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President Volodymyr Zelensky said the “terrorists” fired 13 Iranian-made explosive-laden unmanned aircraft and all were intercepted. The snow-covered capital remained largely calm after the dawn attack, which came in two waves. The all-clear was sounded as the working day began.
Wreckage from the devices damaged four residential buildings and caused a blast at a three-storey tax office in the central Shevchenkyvskyi district. It left a gaping hole in the roof and blew out windows in parked cars and in a neighbouring building.
Clean-up crews were on site quickly to shovel away the rubble and roll out plastic sheeting to cover the blown-out windows in freezing temperatures.
One man, unfazed, pushed his son on a swing set on a nearby playground as the crews did their work.
Anton Rudikov’s family was sleeping when they heard the sounds of an explosion nearby and smashing windows.
“The children were frightened; the windows flew out,” said Mr Rudikov, who has daughters aged 13 and 18.
“What else can I say?”
Local residents said they saw fragments from a drone which contained the words “For Ryazan”.
The Kremlin claims Ukraine was responsible for an attack on a military base in the Ryazan region of western Russia last week.
Russian strikes though continue to cause deaths and havoc, particularly in areas close to the front lines in the east and south. In the southern city of Odesa, drones temporarily shut off the power last week.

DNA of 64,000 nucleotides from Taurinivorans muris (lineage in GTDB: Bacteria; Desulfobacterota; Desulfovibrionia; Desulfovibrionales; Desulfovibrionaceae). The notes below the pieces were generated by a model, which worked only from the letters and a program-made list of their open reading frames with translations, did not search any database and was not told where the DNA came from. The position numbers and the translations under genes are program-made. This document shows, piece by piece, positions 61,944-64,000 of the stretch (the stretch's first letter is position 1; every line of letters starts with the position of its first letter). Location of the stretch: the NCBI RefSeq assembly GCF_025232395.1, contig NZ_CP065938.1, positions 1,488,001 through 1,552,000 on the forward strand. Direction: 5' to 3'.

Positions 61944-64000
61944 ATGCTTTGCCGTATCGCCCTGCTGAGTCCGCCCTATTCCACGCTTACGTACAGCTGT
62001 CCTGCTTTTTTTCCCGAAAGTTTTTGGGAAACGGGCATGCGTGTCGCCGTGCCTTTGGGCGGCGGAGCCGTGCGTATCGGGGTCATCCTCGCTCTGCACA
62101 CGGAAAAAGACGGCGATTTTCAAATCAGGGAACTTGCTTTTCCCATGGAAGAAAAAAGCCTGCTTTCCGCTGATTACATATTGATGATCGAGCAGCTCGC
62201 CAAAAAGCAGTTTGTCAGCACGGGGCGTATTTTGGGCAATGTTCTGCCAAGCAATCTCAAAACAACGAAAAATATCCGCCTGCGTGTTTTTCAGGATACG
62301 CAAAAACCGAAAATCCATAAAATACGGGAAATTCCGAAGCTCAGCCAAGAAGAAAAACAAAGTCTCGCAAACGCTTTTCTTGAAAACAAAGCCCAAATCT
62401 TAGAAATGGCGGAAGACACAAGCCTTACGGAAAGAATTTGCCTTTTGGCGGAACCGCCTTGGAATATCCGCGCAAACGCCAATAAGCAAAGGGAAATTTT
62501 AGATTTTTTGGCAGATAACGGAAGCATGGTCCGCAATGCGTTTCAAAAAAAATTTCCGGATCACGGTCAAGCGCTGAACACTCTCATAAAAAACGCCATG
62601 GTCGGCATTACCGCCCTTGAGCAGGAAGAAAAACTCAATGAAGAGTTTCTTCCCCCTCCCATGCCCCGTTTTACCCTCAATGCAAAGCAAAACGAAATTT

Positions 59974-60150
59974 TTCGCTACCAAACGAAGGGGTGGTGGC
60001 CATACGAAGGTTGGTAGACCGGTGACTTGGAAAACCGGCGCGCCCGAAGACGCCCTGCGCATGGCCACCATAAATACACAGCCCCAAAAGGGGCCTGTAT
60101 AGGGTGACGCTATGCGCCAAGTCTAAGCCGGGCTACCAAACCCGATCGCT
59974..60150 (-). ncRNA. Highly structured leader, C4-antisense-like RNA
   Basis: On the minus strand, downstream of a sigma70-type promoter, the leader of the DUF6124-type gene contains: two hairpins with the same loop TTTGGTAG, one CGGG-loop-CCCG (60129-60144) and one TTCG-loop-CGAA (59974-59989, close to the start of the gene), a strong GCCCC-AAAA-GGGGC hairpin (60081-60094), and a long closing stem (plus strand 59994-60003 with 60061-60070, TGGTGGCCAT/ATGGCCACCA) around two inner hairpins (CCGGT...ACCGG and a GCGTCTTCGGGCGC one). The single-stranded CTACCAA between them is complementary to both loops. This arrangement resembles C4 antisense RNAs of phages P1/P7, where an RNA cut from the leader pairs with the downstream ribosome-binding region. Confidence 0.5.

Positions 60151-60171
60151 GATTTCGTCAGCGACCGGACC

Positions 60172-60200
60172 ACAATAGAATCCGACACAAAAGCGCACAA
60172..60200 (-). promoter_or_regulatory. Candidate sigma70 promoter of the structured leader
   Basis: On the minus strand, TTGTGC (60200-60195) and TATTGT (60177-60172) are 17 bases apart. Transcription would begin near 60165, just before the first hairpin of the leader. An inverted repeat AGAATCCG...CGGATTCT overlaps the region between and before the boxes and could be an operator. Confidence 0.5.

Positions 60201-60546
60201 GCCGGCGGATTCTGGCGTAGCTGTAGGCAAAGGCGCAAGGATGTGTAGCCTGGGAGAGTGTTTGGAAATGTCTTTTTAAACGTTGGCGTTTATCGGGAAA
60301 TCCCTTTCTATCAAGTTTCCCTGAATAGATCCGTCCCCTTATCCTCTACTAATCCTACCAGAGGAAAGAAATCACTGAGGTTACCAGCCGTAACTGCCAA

US officials are set to approve sending a Patriot missile battery to Ukraine. The most advanced surface-to-air missile system the West has provided in the war follow pleas by Mr Zelensky for better tech.
Meanwhile, the UN’s International Organisation for Migration said more than five million displaced since the Russian invasion started have returned home.
The head of Mr Zelensky’s office, Andriy Yermak, said yesterday 64 Ukrainian soldiers and a US national Suedi Murekezi living in Ukraine were released in the latest prisoner swap between Kyiv and Moscow.
In a Telegram post, he identified the “US citizen who helped our people” as Suedi Murekezi. Mr Yermak did not elaborate and what, if any, role Mr Murekezi had in Ukraine was not immediately clear.
The International Atomic Energy Agency said it has agreed with Ukraine to “establish a continuous presence of nuclear safety and security experts” at all the country’s nuclear power plants to prevent a nuclear accident during the conflict.
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